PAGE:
VISIONARIES Article 2: The Average Man (Feldenkrais follow-up)

(Visionaries is a work in progress, so if you would like to read the articles so far please go to the page ‘Visionaries’ in the menu at the top of the page)


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In this series, to repeat the main theme, I will write about three charismatic innovators who have strongly influenced my spiritual growth despite the fact that they were not spiritual masters. Feldenkrais, the movement specialist, the focus of Article 1 (ref: will again be the focus of this second article as so much came up from the writing and the reflection afterwards. I would like to unzip some of the denser parts of the last article to give a wider perspective.

Feldenkrais, like Alexander and Krishnamurti, were able to see the bigger picture of human life. It is common for the human body to be alluded to as a microcosm of the universe. Indeed, Feldenkrais was interested not in the gross detail of the mechanics of the body per se, though that was his speciality, but more in the overall affect of the human organism, and how that organism fitted into the ecology of the universe and societies, how it could be balanced naturally. Mainstream medicine treats local symptoms with drugs or surgery often without taking the whole organism into account; this is reminiscent of the blind man trying to describe an elephant, which he is touching, to get an impression – how can he ever know the whole entity? In the same way, if we each create a universe in our minds and immerse ourselves in it, asserting the self and the ego, how can we ever know the actual natural universe.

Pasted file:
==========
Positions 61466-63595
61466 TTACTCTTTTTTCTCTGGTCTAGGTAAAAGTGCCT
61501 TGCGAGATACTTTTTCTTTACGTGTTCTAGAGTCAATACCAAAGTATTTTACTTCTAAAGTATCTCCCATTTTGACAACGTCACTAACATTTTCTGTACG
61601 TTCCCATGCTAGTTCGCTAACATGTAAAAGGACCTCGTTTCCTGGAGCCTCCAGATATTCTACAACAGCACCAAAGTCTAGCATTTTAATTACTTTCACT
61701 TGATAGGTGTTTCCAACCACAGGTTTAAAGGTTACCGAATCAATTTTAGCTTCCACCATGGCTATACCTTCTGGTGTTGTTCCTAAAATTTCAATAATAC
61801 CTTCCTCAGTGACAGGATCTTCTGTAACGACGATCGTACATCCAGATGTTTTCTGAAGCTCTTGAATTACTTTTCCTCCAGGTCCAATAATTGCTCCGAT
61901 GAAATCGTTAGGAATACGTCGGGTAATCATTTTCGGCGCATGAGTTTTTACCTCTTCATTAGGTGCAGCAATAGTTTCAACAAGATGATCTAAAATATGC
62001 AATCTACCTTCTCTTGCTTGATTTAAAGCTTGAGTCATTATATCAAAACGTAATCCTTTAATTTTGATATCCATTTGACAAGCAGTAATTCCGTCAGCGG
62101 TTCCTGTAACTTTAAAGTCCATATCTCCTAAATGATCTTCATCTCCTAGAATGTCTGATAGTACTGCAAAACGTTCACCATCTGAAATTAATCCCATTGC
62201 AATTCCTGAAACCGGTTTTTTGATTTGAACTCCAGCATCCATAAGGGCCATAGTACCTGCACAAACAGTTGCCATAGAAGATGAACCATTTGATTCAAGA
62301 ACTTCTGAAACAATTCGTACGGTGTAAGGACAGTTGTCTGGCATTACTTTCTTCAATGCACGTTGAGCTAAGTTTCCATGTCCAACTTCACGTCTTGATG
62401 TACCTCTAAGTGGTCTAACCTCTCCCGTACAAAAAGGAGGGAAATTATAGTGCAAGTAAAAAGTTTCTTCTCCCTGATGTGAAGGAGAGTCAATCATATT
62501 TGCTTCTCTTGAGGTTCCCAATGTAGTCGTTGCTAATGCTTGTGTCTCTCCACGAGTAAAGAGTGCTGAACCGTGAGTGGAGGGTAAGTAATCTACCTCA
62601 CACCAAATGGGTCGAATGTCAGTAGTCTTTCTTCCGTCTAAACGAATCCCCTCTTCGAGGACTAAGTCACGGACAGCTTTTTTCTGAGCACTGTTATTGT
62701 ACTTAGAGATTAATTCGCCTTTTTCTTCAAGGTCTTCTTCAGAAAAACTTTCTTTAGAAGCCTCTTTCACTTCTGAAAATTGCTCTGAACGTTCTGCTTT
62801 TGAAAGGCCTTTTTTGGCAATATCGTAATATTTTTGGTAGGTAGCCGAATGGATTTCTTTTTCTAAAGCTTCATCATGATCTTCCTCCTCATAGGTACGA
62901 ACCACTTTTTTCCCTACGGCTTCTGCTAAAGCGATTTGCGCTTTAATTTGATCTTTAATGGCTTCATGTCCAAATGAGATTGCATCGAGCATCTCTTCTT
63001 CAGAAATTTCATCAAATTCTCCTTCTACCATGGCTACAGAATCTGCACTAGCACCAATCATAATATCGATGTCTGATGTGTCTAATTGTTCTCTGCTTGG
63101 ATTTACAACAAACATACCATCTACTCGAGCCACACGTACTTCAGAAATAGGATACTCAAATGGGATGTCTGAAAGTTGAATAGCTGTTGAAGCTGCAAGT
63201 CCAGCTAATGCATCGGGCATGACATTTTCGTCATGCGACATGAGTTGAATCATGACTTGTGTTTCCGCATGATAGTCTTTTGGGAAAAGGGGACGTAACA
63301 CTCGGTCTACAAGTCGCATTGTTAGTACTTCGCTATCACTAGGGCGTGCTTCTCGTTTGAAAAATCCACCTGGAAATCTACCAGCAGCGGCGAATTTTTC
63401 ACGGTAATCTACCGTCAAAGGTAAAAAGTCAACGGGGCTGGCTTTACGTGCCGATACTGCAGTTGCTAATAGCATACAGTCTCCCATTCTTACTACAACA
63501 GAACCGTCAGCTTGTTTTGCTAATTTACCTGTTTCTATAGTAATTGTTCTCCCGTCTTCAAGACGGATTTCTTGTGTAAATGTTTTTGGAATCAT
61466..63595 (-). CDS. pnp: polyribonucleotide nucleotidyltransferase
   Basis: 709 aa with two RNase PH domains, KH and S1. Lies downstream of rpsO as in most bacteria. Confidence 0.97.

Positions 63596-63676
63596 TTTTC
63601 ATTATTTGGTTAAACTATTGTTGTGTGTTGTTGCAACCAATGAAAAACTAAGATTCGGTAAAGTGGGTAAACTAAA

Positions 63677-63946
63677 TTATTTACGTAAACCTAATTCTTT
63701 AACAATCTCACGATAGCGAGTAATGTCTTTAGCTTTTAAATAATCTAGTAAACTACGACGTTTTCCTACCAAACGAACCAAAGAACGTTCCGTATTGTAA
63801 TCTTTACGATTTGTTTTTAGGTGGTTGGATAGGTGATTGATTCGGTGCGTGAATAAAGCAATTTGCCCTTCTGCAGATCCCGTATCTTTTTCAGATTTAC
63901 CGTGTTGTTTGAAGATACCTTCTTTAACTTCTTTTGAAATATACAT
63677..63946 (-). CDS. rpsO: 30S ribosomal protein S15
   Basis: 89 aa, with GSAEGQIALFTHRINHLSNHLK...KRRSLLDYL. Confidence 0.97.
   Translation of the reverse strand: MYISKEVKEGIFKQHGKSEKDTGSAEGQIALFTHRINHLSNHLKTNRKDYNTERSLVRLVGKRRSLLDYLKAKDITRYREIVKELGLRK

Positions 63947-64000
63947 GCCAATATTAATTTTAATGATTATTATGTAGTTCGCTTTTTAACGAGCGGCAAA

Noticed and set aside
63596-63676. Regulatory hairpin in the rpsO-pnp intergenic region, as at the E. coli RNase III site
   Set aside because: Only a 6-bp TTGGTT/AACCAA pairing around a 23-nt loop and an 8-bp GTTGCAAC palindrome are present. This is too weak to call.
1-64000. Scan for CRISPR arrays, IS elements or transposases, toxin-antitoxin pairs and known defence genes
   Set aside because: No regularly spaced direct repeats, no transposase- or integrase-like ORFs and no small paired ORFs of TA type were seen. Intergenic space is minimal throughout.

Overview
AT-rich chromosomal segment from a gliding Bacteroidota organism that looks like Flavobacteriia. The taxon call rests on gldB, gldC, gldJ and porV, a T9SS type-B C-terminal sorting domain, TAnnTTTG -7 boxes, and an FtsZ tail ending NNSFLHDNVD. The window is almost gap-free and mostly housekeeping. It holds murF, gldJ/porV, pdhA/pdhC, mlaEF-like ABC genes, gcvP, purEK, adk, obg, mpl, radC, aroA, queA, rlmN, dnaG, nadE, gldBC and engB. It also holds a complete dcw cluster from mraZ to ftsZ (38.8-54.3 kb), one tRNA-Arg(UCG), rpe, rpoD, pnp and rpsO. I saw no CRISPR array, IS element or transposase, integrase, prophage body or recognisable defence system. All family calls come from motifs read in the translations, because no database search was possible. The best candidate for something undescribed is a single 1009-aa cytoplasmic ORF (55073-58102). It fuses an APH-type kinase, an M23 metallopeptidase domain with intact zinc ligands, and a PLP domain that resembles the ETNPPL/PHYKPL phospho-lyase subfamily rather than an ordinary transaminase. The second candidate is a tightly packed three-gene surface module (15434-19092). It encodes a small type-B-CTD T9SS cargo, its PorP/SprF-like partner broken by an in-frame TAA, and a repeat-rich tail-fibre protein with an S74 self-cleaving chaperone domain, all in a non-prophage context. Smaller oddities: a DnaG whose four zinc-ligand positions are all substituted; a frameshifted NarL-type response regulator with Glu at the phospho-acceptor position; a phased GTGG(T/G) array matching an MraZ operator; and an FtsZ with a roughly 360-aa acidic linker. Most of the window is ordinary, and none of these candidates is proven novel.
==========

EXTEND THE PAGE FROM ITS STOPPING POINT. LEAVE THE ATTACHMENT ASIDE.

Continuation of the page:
Moshe Feldenkrais

Moshe Feldenkrais

Feldenkrais, through his tireless work with human microcosms, which were out of balance, pointed out the importance of self-image as a key factor in dis-ease if that self-image was not acceptable to others or to the self. But then, as he went on to explain, the self-image was often appropriately masked for different social situations in order to fit in, or out of fear, or even lust. The habitual wearing of such masks would inevitably affect the anatomy of the whole organism, and thus the links with the true self, the natural self, would gradually be damaged, and then finally break. At this point, the mask or masks would be impossible to remove, so that the natural self was lost forever. It is easy to see that this notion has huge implications in spiritual terms.